Quick Treatment Saves Life
On a warm June afternoon, Michael Hermes, 47, was dropping off umbrellas for a graduation party at his niece’s home in Napa when the first wave of dizziness hit him. He immediately asked his wife Michelle to drive him home to Vacaville. He was hoping that 40 minutes later, everything would be normal again.
But it wasn’t. Not only was he still feeling dizzy, but one side of his body felt numb. Years ago, he suffered a bout with encephalitis, and it felt similar. Could it be coming back? When his vision started to blur, he knew something else was really wrong.
He and Michelle headed for NorthBay VacaValley Hospital, where he was quickly assessed as a potential stroke patient. Soon, he was being introduced to Dr. Alan Shatzel via a teleconferencing robot. Dr. Shatzel, medical director of Neurology Services for the Mercy Neurological Institute in Sacramento, asked Michael a number of questions and used the robot’s cameras to take a closer look at his condition. CT scans were ordered and medication begun.
“I remember that I had one idea of the time line and my wife had another. Now I know why they were so persistent about what time we left Napa. They wanted to make sure I was in the time range to qualify for the medication.” All he remembers is taking a medication they called IV-TPA, and then an ambulance ride to Mercy, with his son at his side.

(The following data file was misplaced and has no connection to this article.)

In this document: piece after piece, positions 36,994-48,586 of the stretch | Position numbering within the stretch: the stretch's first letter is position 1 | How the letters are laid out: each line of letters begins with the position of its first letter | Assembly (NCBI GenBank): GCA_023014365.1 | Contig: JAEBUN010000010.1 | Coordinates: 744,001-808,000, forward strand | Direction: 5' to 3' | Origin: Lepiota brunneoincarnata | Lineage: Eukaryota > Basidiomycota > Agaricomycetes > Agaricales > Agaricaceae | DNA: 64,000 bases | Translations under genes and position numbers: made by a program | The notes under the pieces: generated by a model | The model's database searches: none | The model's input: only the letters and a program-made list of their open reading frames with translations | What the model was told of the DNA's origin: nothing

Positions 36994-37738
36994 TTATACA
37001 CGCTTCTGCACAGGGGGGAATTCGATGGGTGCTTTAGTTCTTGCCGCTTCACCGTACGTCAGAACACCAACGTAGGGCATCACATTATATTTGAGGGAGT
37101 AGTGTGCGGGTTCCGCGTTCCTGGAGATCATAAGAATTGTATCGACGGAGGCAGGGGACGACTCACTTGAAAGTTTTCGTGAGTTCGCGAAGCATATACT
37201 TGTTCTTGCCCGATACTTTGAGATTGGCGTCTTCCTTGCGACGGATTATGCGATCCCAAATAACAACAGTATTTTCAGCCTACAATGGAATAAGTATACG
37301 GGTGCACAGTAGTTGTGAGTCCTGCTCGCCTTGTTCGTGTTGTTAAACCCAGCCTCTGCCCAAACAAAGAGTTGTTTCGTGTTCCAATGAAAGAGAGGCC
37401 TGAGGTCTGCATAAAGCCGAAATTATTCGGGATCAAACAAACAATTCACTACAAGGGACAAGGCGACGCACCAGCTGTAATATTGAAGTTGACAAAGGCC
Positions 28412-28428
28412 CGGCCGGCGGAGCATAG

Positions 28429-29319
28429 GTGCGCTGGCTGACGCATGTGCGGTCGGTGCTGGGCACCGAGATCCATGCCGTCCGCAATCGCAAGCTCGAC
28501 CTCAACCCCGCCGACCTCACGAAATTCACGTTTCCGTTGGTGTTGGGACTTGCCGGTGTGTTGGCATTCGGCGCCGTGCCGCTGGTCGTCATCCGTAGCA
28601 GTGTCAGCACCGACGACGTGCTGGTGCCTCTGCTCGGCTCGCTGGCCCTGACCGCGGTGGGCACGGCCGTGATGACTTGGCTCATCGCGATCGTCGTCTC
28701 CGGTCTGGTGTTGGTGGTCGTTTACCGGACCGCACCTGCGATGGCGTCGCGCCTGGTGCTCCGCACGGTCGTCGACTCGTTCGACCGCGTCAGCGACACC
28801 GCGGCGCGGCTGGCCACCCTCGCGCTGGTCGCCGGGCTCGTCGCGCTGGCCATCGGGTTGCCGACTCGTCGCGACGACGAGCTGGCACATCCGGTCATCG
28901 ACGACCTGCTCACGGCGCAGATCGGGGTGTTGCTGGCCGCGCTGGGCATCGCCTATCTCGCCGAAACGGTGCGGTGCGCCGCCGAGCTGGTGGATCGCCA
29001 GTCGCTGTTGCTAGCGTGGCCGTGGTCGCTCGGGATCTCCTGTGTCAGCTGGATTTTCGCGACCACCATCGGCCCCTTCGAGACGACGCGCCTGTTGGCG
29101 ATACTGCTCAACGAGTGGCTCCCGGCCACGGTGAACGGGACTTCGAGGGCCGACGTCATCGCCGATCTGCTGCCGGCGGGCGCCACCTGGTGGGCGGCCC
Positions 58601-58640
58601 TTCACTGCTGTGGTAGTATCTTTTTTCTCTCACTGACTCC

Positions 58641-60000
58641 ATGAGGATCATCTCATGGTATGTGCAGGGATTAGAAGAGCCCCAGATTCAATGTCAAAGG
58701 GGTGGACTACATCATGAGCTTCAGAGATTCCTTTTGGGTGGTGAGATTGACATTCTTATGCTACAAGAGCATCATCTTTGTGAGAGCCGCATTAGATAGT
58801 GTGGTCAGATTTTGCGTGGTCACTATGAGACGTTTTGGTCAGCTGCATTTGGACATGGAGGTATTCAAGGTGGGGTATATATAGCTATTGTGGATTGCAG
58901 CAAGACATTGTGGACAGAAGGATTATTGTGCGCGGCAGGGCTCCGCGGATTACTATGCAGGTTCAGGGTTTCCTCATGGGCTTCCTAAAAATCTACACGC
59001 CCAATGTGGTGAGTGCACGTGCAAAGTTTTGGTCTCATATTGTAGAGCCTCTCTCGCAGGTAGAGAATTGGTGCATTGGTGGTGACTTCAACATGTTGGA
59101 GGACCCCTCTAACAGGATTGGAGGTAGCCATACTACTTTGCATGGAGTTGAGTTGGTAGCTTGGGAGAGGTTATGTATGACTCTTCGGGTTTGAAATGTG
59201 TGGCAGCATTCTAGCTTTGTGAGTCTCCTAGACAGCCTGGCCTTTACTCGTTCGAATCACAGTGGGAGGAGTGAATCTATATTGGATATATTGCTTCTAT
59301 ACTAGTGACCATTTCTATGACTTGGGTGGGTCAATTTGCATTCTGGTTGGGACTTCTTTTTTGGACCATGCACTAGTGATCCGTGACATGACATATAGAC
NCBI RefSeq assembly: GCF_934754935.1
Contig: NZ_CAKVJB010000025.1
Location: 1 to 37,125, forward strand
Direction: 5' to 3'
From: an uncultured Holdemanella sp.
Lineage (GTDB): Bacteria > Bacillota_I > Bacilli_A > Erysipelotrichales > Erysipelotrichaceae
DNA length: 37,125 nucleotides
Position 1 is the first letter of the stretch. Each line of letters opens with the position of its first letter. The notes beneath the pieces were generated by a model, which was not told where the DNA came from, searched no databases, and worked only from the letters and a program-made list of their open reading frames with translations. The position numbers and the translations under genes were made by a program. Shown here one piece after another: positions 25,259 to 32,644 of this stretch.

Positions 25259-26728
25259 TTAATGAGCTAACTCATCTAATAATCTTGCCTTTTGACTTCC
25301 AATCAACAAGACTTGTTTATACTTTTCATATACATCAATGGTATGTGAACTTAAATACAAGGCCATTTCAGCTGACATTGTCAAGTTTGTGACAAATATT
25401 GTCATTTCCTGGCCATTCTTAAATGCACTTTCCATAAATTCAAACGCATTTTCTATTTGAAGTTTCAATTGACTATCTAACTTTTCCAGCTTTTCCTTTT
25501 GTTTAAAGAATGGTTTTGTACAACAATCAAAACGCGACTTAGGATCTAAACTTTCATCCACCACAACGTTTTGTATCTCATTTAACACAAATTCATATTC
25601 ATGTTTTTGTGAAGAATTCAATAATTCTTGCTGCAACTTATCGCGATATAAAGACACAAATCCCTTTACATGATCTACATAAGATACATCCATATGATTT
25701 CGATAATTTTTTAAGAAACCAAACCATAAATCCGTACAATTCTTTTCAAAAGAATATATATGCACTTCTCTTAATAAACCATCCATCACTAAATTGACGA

When NorthBay launched its stroke program in 2010, it was in partnership with the Mercy Neurological Institute, which provides neurologists around the clock to teleconference with NorthBay staff and patients. In some cases, NorthBay can handle all the treatment necessary, but in cases such as Michael’s where advanced interventional procedures or surgery are required, patients are transferred to Mercy.
Since October 2010, the robot has been used for teleconference in 26 cases, and seven patients have been sent to Sacramento for surgical care.
In Michael’s case, stroke intervention was not only essential, it was urgent. By the time he arrived, his left side started to feel numb, too. “They told my wife to say goodbye, that if they didn’t do the interventional procedure that minute, I might not make it. I was praying like you wouldn’t believe,” he recalls.